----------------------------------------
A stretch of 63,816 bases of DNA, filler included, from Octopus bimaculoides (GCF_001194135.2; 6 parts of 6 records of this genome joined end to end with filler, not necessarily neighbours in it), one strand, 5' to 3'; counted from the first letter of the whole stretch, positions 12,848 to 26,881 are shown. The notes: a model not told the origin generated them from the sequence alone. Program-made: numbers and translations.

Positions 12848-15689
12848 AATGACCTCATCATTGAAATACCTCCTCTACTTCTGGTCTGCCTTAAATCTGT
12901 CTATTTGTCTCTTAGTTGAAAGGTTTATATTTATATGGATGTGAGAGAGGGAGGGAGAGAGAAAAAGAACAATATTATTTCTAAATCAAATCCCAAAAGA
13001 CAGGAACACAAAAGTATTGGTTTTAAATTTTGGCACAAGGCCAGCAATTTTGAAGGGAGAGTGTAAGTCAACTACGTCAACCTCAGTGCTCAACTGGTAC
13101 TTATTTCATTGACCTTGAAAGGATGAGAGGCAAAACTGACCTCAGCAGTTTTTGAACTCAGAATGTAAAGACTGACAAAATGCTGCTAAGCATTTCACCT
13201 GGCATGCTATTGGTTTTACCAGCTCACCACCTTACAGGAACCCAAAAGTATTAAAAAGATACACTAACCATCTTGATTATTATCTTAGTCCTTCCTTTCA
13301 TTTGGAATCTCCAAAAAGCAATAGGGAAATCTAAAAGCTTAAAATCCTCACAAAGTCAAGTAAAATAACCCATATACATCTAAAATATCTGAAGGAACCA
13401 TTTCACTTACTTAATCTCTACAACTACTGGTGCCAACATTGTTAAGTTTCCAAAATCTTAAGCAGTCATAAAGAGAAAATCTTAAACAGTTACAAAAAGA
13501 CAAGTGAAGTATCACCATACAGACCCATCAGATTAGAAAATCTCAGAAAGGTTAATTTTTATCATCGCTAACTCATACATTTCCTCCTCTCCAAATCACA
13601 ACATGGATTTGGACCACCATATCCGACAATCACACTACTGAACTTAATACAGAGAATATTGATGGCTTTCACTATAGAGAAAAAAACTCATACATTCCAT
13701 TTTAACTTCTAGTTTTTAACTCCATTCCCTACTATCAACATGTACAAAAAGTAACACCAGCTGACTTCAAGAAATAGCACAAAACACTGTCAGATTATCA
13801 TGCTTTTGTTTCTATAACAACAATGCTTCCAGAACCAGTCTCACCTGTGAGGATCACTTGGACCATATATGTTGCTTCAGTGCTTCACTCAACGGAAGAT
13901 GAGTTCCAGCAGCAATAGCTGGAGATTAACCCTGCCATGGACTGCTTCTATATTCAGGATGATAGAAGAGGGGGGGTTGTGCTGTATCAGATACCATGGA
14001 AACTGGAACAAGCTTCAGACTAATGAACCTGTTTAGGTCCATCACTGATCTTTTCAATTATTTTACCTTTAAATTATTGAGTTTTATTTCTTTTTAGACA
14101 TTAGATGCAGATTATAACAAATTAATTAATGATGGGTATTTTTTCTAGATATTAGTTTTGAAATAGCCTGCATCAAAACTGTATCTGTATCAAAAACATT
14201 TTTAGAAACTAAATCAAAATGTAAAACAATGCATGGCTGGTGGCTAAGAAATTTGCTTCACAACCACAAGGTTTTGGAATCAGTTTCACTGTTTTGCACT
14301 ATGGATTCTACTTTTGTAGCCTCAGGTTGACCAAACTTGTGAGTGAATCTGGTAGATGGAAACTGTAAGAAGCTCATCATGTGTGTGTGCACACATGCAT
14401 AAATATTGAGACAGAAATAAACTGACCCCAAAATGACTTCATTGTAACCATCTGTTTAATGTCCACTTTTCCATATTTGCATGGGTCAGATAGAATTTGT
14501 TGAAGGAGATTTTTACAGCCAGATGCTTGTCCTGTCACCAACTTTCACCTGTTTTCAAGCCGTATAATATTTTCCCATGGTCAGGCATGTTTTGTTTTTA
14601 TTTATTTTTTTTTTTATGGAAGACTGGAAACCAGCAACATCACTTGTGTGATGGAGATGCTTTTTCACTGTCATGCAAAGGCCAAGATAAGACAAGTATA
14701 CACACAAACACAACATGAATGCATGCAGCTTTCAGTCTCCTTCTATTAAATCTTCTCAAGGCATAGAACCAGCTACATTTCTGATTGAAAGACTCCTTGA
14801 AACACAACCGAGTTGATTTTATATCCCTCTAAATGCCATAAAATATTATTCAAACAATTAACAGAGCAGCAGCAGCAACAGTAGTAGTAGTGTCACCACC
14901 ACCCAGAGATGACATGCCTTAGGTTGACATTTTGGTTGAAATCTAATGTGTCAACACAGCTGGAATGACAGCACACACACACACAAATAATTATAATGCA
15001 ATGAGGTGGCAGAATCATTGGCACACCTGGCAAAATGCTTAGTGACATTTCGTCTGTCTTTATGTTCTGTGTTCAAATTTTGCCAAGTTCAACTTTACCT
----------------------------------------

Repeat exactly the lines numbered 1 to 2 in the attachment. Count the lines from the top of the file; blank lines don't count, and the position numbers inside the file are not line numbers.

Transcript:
A stretch of 63,816 bases of DNA, filler included, from Octopus bimaculoides (GCF_001194135.2; 6 parts of 6 records of this genome joined end to end with filler, not necessarily neighbours in it), one strand, 5' to 3'; counted from the first letter of the whole stretch, positions 12,848 to 26,881 are shown. The notes: a model not told the origin generated them from the sequence alone. Program-made: numbers and translations.

Positions 12848-15689